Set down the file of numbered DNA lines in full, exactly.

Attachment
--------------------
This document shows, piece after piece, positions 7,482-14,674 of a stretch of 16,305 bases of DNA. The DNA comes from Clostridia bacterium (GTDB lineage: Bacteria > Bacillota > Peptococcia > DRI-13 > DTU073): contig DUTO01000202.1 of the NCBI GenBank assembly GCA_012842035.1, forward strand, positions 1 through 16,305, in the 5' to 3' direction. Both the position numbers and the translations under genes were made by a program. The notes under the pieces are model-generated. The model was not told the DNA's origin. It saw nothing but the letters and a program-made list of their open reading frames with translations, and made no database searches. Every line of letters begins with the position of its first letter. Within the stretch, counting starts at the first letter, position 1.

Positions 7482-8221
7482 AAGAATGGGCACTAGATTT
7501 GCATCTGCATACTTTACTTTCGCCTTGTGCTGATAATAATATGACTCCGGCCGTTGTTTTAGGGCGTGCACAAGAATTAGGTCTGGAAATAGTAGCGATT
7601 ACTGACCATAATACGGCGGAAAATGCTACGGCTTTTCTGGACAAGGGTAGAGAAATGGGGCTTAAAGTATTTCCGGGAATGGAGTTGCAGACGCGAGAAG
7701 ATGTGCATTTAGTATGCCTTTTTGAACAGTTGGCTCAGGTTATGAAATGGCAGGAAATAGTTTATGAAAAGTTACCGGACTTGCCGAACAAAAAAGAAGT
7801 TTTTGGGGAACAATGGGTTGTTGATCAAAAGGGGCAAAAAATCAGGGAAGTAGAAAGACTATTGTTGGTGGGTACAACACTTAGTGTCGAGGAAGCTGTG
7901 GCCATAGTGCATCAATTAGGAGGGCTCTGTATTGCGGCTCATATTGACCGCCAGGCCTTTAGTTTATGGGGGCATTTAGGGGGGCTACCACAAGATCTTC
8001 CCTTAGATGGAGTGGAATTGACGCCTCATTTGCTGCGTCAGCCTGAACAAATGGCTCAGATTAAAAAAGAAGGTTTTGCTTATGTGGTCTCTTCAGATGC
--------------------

This document shows, piece after piece, positions 7,482-14,674 of a stretch of 16,305 bases of DNA. The DNA comes from Clostridia bacterium (GTDB lineage: Bacteria > Bacillota > Peptococcia > DRI-13 > DTU073): contig DUTO01000202.1 of the NCBI GenBank assembly GCA_012842035.1, forward strand, positions 1 through 16,305, in the 5' to 3' direction. Both the position numbers and the translations under genes were made by a program. The notes under the pieces are model-generated. The model was not told the DNA's origin. It saw nothing but the letters and a program-made list of their open reading frames with translations, and made no database searches. Every line of letters begins with the position of its first letter. Within the stretch, counting starts at the first letter, position 1.

Positions 7482-8221
7482 AAGAATGGGCACTAGATTT
7501 GCATCTGCATACTTTACTTTCGCCTTGTGCTGATAATAATATGACTCCGGCCGTTGTTTTAGGGCGTGCACAAGAATTAGGTCTGGAAATAGTAGCGATT
7601 ACTGACCATAATACGGCGGAAAATGCTACGGCTTTTCTGGACAAGGGTAGAGAAATGGGGCTTAAAGTATTTCCGGGAATGGAGTTGCAGACGCGAGAAG
7701 ATGTGCATTTAGTATGCCTTTTTGAACAGTTGGCTCAGGTTATGAAATGGCAGGAAATAGTTTATGAAAAGTTACCGGACTTGCCGAACAAAAAAGAAGT
7801 TTTTGGGGAACAATGGGTTGTTGATCAAAAGGGGCAAAAAATCAGGGAAGTAGAAAGACTATTGTTGGTGGGTACAACACTTAGTGTCGAGGAAGCTGTG
7901 GCCATAGTGCATCAATTAGGAGGGCTCTGTATTGCGGCTCATATTGACCGCCAGGCCTTTAGTTTATGGGGGCATTTAGGGGGGCTACCACAAGATCTTC
8001 CCTTAGATGGAGTGGAATTGACGCCTCATTTGCTGCGTCAGCCTGAACAAATGGCTCAGATTAAAAAAGAAGGTTTTGCTTATGTGGTCTCTTCAGATGC